WHO: Infectious Diseases Spread Faster

By ERICA BULMAN
The Associated Press
Wednesday, August 22, 2007; 7:06 PM

GENEVA -- With an estimated 2.1 billion airline passengers roaming the planet last year alone, infectious diseases are spreading faster than ever before, the U.N. health agency said Thursday.

The World Health Organization called on governments to follow its revised regulations for fighting dangerous health crises.

"New diseases are emerging at the historically unprecedented rate of one per year," WHO Director-General Dr. Margaret Chan said in an introduction to the annual World Health Report.

"It would be extremely naive and complacent to assume that there will not be another disease like AIDS, another Ebola, or another SARS, sooner or later," the report said.

The thrust of WHO's efforts to protect global health has been the revision of the International Health Regulations, which came into effect in June. The voluntary regulations govern how countries should report potentially dangerous health emergencies to WHO.

While the regulations are meant to improve disease reporting worldwide, it is uncertain how much influence they actually have. For example, American officials earlier this year anxiously tracked the European whereabouts of a U.S. lawyer believed to have a highly dangerous form of tuberculosis.

International officials eventually identified the roughly 127 people thought to have been exposed to his illness during two trans-Atlantic flights. But it was only after he had left Europe that U.S. officials informed WHO and other countries of the event. At that stage, they were powerless to act. The lawyer later turned out to have a less serious form of the disease.

While the governments of WHO's 193 member states would ideally be the first source of information in any outbreak, that is often not the case. Nearly half of all of WHO's outbreak alerts come from the media and are then followed up by affected countries.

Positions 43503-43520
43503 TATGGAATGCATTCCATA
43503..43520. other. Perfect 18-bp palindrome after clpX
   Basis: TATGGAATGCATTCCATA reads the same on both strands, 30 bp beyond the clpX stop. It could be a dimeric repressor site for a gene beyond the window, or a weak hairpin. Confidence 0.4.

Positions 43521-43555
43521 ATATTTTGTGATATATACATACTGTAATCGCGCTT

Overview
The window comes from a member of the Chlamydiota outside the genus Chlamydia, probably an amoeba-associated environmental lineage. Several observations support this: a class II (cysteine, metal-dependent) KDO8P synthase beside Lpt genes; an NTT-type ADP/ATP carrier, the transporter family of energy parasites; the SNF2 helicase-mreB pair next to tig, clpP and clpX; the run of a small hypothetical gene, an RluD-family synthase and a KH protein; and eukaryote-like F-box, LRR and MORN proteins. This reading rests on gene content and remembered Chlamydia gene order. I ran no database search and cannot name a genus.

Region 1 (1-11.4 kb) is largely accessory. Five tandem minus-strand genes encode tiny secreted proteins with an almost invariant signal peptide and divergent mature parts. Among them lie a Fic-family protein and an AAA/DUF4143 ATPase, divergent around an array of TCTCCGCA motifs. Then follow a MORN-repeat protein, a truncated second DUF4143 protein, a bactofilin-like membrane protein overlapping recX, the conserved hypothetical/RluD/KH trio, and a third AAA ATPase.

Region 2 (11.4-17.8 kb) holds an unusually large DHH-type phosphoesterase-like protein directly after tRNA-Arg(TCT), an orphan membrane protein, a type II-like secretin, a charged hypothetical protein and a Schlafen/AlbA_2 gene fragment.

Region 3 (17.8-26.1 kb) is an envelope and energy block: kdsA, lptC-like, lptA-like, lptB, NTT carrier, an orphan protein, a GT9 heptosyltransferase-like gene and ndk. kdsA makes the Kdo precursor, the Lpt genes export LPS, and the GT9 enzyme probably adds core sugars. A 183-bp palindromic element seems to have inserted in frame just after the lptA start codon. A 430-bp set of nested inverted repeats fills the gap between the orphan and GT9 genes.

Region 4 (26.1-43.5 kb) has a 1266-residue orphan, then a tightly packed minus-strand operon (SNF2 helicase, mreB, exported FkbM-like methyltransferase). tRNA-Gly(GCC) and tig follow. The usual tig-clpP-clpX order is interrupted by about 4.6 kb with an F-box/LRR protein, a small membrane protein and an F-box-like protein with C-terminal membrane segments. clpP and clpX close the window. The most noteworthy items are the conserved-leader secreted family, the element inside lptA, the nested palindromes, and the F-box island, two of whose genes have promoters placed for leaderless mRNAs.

WHO's annual report also urges countries to share viruses to help develop vaccines and to tighten domestic efforts to combat disease outbreaks.

But an ongoing battle with Indonesia, the nation hardest hit by the deadly H5N1 strain of bird flu, has yet to be resolved. Though Indonesia has said it would send human bird flu virus samples to WHO, it has not yet fully shared the samples.

Indonesia has repeatedly demanded assurances that any pandemic vaccines developed would be affordable for developing nations. Instead of sharing viruses with WHO, Indonesia has signed agreements with vaccine makers, promising to share samples in exchange for vaccine expertise.

China stopped sharing H5N1 specimens with WHO for almost a year before finally sending samples in June, while Vietnam said it sent samples but has encountered shipping road blocks.

In 1951, when WHO issued its first set of health regulations to prevent the international spread of diseases, the situation was stable, the report said. People traveled internationally by ship, slowing the spread of diseases around the world and new diseases were rare.

But today, high volumes of people can quickly travel worldwide, meaning an outbreak or epidemic in any part of the planet is only a few hours away from becoming an imminent threat somewhere else, the report said. Over the last five years, WHO confirmed more than 1,100 disease outbreaks worldwide, such as cholera, polio and bird flu.

There are 39 new pathogens that were unknown a generation ago, including HIV/AIDS, Ebola hemorrhagic fever and SARS, or severe acute respiratory syndrome.


© 2007 The Associated Press